What is fairness in media representations?


In class we have discussed endlessly the different ways the media chooses to represent both mainstream and peripheral identities. We have also discussed that some of these identities are symbolically annihilated (Wan-Hsiu 11). But what is fair? Is misrepresentation worse than annihilation?


Of course this is a gray area; in some cases — take trans women — the misrepresentation takes us miles back away from acceptance and tolerance — she is often sensationalized or the butt of a joke about undermining the cis-hetero-masculine sexuality (Wan Hsiu 8-9). But on the other hand, the IKEA and Mistic ads of the 1990s brought awareness of gay and lesbian identities to an ignorant general population. These representations were highly palatable because they conformed to many heteronormative values.

On the other hand, we can look at fairness in representation of attractiveness in television characters. How many sitcoms center on a funny father/breadwinner/head-of-household who is perhaps a little overweight (cue the midnight snack jokes!) and his naggy and subjectively more attractive, thin wife? This never ceases to bother me. Why is beauty a prerequisite for female entertainers but only a recommended trait for male success in entertainment? It is the combination of our culture’s obsession with thinness and the patriarchy’s ability to use that to keep women powerless.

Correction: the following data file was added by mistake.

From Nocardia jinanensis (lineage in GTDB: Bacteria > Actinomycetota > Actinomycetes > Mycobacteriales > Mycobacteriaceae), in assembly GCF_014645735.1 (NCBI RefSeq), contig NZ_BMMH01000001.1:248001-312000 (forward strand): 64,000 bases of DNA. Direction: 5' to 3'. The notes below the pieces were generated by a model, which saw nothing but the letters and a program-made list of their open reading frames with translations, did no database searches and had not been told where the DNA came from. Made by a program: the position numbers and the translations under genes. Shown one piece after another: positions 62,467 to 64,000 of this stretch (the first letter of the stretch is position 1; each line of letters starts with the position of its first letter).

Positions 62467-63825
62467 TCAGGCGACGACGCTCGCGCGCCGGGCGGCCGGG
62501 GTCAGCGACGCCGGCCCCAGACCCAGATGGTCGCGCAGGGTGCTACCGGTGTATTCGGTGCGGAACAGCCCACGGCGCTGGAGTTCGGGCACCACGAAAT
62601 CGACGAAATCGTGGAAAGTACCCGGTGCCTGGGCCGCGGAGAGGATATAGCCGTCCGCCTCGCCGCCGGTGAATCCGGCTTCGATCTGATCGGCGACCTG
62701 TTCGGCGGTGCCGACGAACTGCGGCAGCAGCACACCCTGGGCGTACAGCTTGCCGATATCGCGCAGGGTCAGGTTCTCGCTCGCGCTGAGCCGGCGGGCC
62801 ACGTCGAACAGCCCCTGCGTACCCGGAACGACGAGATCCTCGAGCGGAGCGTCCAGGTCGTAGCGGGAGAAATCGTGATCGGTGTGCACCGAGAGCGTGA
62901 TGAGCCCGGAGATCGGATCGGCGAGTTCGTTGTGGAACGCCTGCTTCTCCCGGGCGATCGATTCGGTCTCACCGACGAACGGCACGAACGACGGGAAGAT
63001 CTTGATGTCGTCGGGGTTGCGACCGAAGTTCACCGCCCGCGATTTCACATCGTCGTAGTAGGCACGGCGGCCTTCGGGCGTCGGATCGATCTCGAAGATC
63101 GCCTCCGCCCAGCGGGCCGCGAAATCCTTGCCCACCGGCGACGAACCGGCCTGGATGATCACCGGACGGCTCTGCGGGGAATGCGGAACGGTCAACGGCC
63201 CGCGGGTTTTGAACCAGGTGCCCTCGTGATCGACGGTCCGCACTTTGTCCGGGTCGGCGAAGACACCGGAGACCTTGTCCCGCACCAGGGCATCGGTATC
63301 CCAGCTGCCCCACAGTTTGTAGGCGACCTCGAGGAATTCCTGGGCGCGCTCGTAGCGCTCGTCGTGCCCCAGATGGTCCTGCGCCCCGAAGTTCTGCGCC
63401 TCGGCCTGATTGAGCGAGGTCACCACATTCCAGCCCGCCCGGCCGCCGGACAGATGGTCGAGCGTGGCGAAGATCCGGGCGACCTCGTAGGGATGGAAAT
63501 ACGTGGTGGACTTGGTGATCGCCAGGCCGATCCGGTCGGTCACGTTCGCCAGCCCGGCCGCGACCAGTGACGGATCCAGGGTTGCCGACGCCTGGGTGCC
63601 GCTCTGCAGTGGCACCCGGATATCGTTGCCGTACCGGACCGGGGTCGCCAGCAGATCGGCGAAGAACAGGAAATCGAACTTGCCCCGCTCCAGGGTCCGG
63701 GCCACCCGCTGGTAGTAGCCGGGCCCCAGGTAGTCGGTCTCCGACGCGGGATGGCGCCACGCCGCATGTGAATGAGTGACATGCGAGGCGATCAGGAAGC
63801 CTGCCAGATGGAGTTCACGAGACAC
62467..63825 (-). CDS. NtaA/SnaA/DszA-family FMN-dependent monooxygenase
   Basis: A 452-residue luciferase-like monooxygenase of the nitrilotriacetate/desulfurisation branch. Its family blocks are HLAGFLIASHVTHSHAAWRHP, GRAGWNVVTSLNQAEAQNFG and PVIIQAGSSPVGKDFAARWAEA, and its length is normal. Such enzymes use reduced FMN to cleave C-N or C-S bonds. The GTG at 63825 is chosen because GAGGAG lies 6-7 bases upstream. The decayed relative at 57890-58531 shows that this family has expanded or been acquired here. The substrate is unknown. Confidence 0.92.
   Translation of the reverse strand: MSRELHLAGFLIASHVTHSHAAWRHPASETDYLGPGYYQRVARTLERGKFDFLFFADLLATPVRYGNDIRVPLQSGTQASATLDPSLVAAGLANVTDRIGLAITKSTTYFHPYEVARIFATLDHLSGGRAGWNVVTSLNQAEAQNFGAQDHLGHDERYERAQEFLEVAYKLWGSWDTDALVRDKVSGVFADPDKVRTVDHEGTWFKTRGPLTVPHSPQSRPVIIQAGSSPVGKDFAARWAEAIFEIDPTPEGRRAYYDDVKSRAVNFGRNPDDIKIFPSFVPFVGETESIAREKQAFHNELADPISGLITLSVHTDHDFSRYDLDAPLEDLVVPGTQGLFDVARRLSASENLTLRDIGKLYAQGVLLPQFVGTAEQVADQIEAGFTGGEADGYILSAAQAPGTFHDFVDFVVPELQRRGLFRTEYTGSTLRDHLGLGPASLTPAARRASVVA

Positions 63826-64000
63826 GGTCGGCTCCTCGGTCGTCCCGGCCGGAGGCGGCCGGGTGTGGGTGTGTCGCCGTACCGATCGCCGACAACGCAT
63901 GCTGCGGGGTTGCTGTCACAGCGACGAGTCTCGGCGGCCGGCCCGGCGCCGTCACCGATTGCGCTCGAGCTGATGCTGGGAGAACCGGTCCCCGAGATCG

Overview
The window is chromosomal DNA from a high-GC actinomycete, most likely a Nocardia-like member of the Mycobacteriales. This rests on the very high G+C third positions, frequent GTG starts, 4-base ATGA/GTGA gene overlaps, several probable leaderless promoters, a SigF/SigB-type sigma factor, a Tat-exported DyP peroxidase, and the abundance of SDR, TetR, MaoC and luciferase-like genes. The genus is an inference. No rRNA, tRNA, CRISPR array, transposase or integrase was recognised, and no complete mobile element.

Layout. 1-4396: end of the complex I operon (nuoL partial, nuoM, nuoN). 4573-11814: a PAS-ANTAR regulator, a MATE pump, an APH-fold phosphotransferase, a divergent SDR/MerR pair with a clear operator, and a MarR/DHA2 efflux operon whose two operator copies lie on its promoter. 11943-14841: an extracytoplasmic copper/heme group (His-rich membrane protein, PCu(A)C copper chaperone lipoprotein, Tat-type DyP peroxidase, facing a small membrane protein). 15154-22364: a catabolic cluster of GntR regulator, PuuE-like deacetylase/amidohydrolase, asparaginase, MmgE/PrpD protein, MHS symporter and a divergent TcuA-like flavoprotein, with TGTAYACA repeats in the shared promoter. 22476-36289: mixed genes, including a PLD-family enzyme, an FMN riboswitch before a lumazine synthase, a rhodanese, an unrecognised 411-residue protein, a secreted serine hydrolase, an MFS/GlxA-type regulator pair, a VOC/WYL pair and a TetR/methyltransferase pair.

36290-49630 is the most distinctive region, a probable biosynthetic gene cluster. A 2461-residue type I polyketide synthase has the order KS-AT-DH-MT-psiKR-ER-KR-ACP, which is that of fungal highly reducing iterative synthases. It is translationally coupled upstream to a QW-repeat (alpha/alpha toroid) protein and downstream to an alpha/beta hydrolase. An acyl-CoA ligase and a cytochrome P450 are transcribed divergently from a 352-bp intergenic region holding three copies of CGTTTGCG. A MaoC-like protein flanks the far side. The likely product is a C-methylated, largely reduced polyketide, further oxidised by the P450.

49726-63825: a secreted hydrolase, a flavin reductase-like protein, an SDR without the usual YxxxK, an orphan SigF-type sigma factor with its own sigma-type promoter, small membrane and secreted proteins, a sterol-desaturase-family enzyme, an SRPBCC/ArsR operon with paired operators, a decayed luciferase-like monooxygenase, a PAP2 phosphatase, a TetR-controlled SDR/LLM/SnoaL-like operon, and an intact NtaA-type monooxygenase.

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“If women are busy trying to control their bodies through dieting, excessive exercise, and self-improvement, they are distracted from other important aspects of selfhood that might challenge the status quo” (Hesse-Biber 63).

Kind of reminds you of this poem, eh?

  • Hesse-Biber, Sharlene Nagy. “Selling the Body Beautiful: Food, Dieting, and Recovery.”The Cult of Thinness. New York: Oxford Unviersity, 2007. 61-83. Print.
  • Wan-Hsiu, Sunny Tsai. “Assimilating the Queers: Representations of Lesbians, Gay Men, Bisexual, and Transgender People in Mainstream Advertising.” Advertising & Society Review 11.1 (2010): 1-15. Print.

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